During the course of the convention, we were addressed by a variety of Wisconsin legislators representing senate and assembly districts within the Congressional District. The theme from all of them was consistent – first, Democrats held the governorship and took control of the State Senate in 2006, and need to work hard to take control of the State Assembly in 2008, and second, Democratic politicians in the state have put "gays, guns and God" behind us and the path is open to tackling real issues.
It is, as the confessor in Moonstruck pointed out, the second part of the message that is problematic.
The "gays, guns and God" Republican agenda – Republicans in this state seem to be fixated, in the way that only the doomed can be, with appeasing the likes of Julaine Appling -- may be behind us, but the "anti-marriage" amendment remains, defining a social contract in Wisconsin that makes a mockery of the principle that "all citizens are entitled to equal treatment under the law".
Worse yet, the "anti-marriage" amendment spreads its tentacles throughout Wisconsin statures and legislative efforts to advance the cause of equal treatment for gays and lesbians under the law. Because the anti-marriage amendment is so broad, banning any recognition of gay and lesbian couples that looks or quacks like marriage, civil unions or domestic partnership status, the amendment in Wisconsin, like the amendment in Michigan, can be and is being used to block legislation that could ameliorate the effect of the amendment on gay and lesbian couples, however slightly.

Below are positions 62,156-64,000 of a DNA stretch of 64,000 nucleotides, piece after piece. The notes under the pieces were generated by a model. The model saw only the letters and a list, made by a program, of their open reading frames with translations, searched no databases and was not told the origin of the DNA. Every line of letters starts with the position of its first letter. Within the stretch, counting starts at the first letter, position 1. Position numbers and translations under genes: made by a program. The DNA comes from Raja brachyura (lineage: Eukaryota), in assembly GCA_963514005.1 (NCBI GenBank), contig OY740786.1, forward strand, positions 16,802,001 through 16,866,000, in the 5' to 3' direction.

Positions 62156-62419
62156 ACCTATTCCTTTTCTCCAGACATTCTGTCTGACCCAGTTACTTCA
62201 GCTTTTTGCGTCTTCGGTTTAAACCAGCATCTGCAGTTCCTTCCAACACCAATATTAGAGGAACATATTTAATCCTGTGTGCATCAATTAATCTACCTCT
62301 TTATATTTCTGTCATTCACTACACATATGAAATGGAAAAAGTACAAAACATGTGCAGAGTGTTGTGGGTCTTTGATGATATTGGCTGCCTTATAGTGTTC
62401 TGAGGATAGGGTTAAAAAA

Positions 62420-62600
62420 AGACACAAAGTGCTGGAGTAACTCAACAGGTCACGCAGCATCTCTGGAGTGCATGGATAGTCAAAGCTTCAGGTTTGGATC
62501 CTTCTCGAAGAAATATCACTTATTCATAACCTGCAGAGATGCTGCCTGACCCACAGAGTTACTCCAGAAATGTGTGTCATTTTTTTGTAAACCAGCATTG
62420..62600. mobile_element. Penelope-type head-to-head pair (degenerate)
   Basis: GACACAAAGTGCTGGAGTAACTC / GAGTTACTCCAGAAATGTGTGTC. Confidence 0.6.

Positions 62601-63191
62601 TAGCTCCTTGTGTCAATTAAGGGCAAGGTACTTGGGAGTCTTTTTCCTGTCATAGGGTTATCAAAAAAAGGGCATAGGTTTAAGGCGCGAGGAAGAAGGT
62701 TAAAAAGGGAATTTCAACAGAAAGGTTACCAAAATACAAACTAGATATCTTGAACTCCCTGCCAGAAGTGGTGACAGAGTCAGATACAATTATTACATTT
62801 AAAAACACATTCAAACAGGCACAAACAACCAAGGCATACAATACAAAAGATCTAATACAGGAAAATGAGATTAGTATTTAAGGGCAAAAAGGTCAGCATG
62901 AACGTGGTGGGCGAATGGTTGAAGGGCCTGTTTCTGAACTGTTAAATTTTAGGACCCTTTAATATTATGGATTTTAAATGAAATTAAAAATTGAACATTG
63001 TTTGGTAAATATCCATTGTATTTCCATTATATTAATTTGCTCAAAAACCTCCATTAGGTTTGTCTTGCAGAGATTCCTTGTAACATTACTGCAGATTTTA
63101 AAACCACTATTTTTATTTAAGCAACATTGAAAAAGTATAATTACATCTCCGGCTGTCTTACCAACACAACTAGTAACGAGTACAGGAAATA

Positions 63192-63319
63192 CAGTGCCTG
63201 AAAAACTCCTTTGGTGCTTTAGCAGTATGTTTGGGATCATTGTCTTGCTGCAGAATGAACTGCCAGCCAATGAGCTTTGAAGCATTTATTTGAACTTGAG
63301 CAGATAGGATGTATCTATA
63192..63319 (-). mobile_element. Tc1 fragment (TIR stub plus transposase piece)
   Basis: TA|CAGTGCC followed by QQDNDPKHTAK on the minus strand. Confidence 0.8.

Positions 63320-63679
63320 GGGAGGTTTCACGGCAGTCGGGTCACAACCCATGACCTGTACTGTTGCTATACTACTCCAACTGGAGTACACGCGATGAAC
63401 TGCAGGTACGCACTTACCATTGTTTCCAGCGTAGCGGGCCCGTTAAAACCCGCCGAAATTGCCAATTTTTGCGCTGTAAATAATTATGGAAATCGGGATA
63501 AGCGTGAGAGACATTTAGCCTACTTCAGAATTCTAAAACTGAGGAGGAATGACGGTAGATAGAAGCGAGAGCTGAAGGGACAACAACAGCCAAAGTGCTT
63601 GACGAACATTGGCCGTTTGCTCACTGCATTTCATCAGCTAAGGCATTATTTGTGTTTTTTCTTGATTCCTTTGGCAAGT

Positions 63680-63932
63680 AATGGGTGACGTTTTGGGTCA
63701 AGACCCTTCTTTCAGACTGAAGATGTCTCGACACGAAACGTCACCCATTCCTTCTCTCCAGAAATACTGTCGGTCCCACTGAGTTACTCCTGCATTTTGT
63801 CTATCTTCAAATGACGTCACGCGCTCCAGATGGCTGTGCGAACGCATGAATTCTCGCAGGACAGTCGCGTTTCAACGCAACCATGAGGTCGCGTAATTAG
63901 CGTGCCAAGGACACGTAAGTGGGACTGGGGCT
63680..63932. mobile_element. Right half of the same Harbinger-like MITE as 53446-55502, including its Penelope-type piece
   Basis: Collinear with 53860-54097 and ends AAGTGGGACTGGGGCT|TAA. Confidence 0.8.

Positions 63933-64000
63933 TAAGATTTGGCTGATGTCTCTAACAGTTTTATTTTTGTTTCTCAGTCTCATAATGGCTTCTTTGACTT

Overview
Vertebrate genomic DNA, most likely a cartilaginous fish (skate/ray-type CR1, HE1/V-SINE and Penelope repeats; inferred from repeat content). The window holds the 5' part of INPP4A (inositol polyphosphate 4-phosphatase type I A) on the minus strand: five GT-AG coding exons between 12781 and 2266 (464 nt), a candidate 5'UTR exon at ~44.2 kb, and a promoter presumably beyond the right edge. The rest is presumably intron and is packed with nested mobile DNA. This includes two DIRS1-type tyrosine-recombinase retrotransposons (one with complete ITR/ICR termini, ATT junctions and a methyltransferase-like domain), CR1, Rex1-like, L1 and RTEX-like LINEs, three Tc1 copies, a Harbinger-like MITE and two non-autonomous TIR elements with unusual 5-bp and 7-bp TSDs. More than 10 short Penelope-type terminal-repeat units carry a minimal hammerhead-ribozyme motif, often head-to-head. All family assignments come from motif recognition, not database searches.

What bothered me about the convention addresses was how quickly and remorselessly Democratic politicians relegated gays and lesbians to the back burner, a group, although gravely harmed by the amendment, can be put on hold while "real" issues – that is, straight issues – are put on the front burner.
I had a conversation with Senator Fred Risser, one of the legislators who addressed the convention, about this during lunch. I told him why his obvious relief that "gays, guns and God" were off the table was inappropriate while the amendment remained in force. He, to be blunt, gave me a lot of prattle back about how I was "talking to the converted". The disconnect was striking – Risser did not seem to have a glimmer of understanding that "the converted' understand that the amendment is a roadblock across the board, and that the few, minor advances we could
make while the amendment remains in force were not enough. After Risser escaped – he clearly did not want to be talking to me, as plain-spoken as I was – my lunch partner, a straight woman of a "certain age" – that is to say, about my age – from Sauk County, said "He really doesn't get it, does he?"
No, he doesn't. And he is not alone, unfortunately.
The platform resolution discussion – each county turns in ten resolutions to the Congressional District convention, which in turn selects ten resolutions to be forwarded to the DPW state convention platform committee – was, in a word, similar. A resolution calling for repeal of the amendment was presented by the Dodge-Jefferson Democrats, but, notably and strikingly, no similar resolution was presented by the Dane County Democrats, and Dane County overwhelmingly rejected the amendment in the 2006 election.